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  Surveying Instrument Collection 


E. Esdaile & Sons Pty Ltd, Sydney



Serial Number



615 x 235 x 220 mm



This is a mirror stereoscope for the viewing of stereo photographs, including 23 x 23 cm aerial photographs. The stereoscopic viewing distance of the photo pairs is 250 mm.

Schwidewsky (1959, see figure above) explains the working principle as follows: "The mirror stereoscope permits the observation of large photographs in that the distance (a) between the axis rays is enlarged by double reflection to a multiple of the interpupillary distance (a'). The figure shows a cross-section with two reflecting prisms at (1), two larger mirrors at (2), and the two component stereophotographs that are to be examined at (3) and (4). The spectacle lenses (5) mounted above the prisms (1) permit accomodation free observation and slightly magnify the images."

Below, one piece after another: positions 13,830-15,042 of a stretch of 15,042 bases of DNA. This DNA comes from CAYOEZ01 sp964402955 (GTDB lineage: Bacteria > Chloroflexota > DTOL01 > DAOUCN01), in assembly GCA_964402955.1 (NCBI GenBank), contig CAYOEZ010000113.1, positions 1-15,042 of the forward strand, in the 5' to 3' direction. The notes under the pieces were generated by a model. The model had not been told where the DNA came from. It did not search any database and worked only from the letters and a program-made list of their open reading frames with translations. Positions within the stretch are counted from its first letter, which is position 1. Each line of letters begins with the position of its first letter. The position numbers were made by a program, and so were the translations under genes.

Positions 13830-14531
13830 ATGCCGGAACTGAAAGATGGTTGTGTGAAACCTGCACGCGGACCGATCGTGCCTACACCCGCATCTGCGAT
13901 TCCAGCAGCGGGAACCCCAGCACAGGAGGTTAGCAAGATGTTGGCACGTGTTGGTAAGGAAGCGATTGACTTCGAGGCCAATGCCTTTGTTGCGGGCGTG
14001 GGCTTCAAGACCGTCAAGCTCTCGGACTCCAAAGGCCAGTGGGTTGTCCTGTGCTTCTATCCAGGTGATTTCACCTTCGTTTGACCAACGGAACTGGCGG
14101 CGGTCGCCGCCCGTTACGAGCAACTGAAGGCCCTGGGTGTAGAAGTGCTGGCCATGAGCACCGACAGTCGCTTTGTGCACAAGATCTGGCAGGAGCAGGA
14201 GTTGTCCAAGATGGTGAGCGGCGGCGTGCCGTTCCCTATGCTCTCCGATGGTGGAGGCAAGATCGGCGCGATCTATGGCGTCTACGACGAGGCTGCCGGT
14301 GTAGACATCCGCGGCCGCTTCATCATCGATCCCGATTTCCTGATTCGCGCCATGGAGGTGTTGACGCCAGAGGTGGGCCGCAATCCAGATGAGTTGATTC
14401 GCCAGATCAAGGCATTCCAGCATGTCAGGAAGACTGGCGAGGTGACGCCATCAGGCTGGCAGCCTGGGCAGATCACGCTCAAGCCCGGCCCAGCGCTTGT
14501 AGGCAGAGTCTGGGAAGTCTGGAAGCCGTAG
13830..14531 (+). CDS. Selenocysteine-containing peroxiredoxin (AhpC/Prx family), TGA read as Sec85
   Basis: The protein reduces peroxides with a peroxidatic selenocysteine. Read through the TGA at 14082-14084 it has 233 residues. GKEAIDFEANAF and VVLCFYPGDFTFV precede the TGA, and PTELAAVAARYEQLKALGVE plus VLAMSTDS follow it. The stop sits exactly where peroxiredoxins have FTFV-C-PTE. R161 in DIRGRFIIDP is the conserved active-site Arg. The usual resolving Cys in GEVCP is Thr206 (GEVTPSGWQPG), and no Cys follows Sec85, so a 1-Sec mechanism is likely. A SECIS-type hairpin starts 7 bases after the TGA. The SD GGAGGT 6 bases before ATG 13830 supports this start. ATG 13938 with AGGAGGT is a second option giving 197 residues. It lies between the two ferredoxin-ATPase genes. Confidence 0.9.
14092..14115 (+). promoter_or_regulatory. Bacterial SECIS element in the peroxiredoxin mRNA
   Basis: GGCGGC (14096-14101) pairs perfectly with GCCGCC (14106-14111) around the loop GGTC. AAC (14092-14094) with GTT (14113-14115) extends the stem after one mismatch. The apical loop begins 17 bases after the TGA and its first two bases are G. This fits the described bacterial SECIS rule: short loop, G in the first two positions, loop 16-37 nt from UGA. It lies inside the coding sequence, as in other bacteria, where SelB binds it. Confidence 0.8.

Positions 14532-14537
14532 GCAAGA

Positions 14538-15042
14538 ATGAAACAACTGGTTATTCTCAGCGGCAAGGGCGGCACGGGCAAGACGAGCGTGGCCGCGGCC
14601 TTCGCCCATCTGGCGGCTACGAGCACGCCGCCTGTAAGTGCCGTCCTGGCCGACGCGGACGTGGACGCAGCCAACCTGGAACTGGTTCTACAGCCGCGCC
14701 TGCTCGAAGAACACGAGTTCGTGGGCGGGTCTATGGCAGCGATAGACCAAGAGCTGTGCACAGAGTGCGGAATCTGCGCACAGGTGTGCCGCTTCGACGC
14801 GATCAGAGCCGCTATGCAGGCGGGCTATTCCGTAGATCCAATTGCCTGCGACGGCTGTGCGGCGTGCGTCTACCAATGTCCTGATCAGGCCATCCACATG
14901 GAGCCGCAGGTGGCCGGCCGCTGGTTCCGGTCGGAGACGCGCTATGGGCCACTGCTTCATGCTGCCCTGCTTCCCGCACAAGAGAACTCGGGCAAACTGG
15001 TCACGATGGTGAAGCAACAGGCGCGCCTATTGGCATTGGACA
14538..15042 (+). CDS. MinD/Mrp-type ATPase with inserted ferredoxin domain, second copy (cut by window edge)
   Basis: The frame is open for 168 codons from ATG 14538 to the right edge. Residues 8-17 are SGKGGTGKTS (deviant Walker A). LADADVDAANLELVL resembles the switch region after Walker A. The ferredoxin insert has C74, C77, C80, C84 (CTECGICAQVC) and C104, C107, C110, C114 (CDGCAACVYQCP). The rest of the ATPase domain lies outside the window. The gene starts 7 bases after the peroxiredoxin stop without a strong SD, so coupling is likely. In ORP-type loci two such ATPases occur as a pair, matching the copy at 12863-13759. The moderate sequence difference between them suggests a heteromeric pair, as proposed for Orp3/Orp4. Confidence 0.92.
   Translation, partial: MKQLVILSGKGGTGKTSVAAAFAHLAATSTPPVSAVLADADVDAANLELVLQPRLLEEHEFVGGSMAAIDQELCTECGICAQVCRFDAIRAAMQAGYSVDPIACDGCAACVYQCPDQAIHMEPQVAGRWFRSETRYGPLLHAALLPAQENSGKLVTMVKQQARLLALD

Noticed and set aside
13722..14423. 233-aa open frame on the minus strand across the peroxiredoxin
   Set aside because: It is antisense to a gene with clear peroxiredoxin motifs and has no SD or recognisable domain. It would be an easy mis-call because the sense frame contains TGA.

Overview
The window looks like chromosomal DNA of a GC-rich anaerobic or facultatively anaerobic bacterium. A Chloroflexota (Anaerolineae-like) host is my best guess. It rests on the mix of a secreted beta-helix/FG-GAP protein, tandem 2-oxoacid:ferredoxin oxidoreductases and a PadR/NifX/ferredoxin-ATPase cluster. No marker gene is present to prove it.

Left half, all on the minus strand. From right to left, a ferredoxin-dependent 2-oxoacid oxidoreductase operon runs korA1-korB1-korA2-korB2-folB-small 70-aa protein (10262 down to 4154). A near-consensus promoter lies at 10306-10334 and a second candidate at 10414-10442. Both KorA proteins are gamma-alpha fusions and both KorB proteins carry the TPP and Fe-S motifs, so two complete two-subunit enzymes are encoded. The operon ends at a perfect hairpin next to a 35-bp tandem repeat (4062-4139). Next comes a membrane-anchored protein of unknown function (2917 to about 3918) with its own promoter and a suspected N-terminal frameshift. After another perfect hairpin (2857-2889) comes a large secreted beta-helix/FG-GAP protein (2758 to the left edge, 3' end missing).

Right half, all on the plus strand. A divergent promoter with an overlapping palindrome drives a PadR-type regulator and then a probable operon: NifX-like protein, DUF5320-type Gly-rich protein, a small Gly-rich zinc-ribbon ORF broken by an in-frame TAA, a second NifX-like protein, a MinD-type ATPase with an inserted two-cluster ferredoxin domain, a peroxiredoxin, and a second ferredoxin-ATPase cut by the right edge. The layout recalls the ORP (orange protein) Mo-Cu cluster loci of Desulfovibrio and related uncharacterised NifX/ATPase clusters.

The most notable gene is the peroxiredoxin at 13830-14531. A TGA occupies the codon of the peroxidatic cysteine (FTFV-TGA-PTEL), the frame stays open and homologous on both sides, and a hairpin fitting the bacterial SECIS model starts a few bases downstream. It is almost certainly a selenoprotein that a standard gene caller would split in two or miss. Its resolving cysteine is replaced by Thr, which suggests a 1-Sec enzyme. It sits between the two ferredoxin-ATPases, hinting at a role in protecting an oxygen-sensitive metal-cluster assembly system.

When the legs are fully extended, an additional unit with two telescope magnifiers (3 x) is required to view the photos. Each telescope has a field of view of 70 mm diameter. The interpupillary distance on the telescope magnifier unit (by TOPCON, Japan) can be adjusted from 56 to 74 mm. There is a springloaded mechanism to attach the viewing telescope unit.

With folded legs (and the telescope magnifier unit removed), the photographs can be viewed (1:1?) with a field of view of 100 x 100 mm in each eyepiece. The dimensions of the stereoscope with folded legs is 425 x 110 x 112 mm. No focussing is possible with folded legs (and the telescope magnifier unit removed). The function of two screw holes and two screws (on the 90 degree prisms is not known (to the reviewer).

For more details of "plotting with a mirror stereoscope", for example, see pages 158-167 in Schwidewsky, K. (translated by J. Fosberry), 1959. An Outline of Photogrammetry, Sir Isaac Pitman & Sons Ltd, London.

History & comments



in wooden box, 457 x 132 x 148 mm


some damage to black paint and surface finish


The separate (TOPCON) telescope magnifier unit carries a marker pen inscription "2".


Catalogued in September 2013 by JMR. Photo by JMR.

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